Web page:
Case studies | RBS


Case studies

Telling our story of building a more sustainable bank through the successes and experiences of our customers.

 

Power to the people

Imagine being able to supply power to 450,000 homes with just wind. Imagine no more…

 

We continue to play a key role in the transition to a low carbon economy by helping our customers to mitigate their emissions, save energy and reduce costs.

 

 

We have over 25 years experience in helping our customers to fund renewable energy and energy efficiency measures. According to InfraDeals, RBS has been the leading lender to the UK renewables sector by number of transactions over the past five years (2012-2016). During 2016 RBS took a lead role in financing the Beatrice Offshore Wind Farm, located 13.5km from the Caithness Coast.

 

This wind farm projected to power approximately 450,000 homes (around three times the number of homes in the Moray and Highland region). It was one of the first eight UK projects to be awarded an Investment Contract under the Contract for Difference feed in tariff. It will contribute £680m in the construction phase to the economy through supply chain opportunities and employment. It is estimated to have an on-going £400-525 million impact on the economy over the windfarm’s 25 year operational life.

 

An integrated approach was delivered by RBS through close collaboration between teams highlighting the breadth, strength and market leadership of the RBS franchise and ensuring a successful outcome for our customer.

 

Supernature Oils

"It all started by selling at local farmers’ markets and shops just a few years ago. From there, and with the support of the bank, we’ve built something special"

 

Lynn Mann and her husband Chris are founders of Supernature. Since 1852, their family have been tenant farmers at Carrington Barns Farm. “We were looking for a new business idea, and Chris mentioned cold pressed rapeseed oil, and how it was healthier than olive oil,” she recalls. Lynn was soon smitten with the idea of tapping into the growing rapeseed oil market, and Supernature was born. “It all started by selling at local farmers’ markets and shops just a few years ago. From there, and with the support of the bank, we’ve built something special.”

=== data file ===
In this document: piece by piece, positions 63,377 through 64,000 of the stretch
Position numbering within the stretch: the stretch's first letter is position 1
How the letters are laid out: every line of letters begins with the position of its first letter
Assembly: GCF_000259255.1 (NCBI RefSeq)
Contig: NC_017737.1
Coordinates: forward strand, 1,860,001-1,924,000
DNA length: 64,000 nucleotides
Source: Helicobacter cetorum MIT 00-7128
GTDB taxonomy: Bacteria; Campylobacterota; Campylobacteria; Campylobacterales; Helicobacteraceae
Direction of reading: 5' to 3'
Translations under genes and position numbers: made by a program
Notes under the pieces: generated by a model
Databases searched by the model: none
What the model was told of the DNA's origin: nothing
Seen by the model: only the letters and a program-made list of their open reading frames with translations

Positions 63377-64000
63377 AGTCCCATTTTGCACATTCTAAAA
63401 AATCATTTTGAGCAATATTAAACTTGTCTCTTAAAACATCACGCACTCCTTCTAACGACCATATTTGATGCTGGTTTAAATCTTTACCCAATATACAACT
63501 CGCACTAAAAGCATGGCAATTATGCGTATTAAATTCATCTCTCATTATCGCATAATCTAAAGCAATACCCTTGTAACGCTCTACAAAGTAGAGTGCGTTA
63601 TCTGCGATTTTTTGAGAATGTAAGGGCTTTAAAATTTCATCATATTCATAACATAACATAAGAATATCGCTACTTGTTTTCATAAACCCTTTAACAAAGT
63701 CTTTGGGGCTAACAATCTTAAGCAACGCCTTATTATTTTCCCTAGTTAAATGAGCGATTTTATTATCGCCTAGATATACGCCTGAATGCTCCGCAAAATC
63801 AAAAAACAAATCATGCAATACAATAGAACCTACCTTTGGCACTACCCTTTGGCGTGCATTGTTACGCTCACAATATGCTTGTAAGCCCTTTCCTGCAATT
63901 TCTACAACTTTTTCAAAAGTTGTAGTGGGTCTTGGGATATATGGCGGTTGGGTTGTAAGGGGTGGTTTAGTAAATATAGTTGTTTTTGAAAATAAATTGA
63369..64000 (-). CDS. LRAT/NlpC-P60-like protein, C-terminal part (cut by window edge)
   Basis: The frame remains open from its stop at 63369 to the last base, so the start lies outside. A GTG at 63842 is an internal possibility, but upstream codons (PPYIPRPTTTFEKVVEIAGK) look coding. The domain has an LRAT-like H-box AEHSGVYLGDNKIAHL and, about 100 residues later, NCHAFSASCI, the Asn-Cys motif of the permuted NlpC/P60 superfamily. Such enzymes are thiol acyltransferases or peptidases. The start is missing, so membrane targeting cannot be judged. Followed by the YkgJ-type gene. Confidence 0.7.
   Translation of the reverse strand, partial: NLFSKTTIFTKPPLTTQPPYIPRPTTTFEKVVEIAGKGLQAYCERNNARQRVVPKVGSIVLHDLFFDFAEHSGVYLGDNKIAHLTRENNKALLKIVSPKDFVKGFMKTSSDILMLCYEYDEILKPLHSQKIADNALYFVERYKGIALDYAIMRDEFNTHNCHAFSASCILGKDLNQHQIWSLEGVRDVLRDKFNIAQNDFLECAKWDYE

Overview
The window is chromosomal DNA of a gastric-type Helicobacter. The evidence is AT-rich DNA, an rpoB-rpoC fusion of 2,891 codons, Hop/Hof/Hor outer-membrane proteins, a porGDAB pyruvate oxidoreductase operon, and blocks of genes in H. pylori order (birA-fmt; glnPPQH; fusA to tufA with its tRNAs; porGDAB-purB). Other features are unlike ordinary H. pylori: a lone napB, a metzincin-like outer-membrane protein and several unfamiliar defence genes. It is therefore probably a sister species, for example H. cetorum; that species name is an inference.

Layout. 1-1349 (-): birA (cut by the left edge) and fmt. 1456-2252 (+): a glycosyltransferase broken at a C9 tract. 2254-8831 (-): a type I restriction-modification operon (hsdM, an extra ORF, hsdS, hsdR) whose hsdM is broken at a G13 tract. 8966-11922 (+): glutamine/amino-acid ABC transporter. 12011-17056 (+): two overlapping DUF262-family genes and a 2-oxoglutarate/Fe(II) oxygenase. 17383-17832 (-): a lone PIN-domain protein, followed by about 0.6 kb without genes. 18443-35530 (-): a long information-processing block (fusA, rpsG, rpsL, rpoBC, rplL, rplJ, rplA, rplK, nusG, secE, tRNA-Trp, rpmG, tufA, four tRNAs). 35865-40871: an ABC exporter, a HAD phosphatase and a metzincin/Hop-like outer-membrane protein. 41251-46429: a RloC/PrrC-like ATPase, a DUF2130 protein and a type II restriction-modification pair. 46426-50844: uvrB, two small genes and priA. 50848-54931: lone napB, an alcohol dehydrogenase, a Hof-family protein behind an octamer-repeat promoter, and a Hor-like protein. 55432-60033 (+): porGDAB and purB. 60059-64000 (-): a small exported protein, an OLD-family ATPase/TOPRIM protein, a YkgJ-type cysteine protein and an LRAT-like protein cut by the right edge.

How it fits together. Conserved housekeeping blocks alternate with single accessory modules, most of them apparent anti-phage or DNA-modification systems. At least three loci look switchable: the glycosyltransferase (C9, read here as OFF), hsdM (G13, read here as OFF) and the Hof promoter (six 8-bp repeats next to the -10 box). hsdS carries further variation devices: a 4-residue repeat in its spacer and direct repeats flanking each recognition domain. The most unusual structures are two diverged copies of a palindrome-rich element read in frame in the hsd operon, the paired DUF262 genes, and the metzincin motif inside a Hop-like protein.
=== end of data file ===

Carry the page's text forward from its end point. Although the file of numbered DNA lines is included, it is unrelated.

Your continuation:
As a bank customer, Lynn found out about our partnership with the free business accelerator Entrepreneurial Spark.  The hubs are based in the bank’s buildings across the UK and provide office space, resource and support– all free of charge. “The bank helped me beyond just traditional banking facilities. I joined their Entrepreneurial Spark programme and learned a huge amount about scaling-up a business and being an entrepreneur. I also tapped into the bank’s networks and connections which are just as important as funding for a start-up.”

 

As well as gaining business mentoring and advice, Supernature has also benefitted from access to funding indirectly supplied by the bank including £38,000 from the Scottish EDGE fund which was set up and funded by the bank. This helped them buy a second oil press and doubled their output.

 

Supernature now has more national awards than any other UK producer of cold pressed rapeseed oil and has received various glowing testimonials from Michelin-starred chefs. Their products, made on their small family farm, can now be found in Harrods and as far afield as a supermarkets in Borneo, Hong Kong and Qatar.

 

 

Mara Seaweed

Watch a short video to learn more about a superfood harvested by hand from our shores in Scotland. Fiona Houston, Founder and CEO talks about starting the business and future plans.

 

Mums on the run

"It all started after I had children," says Mel Bound, founder of fast-growing women's running community This Mum Runs.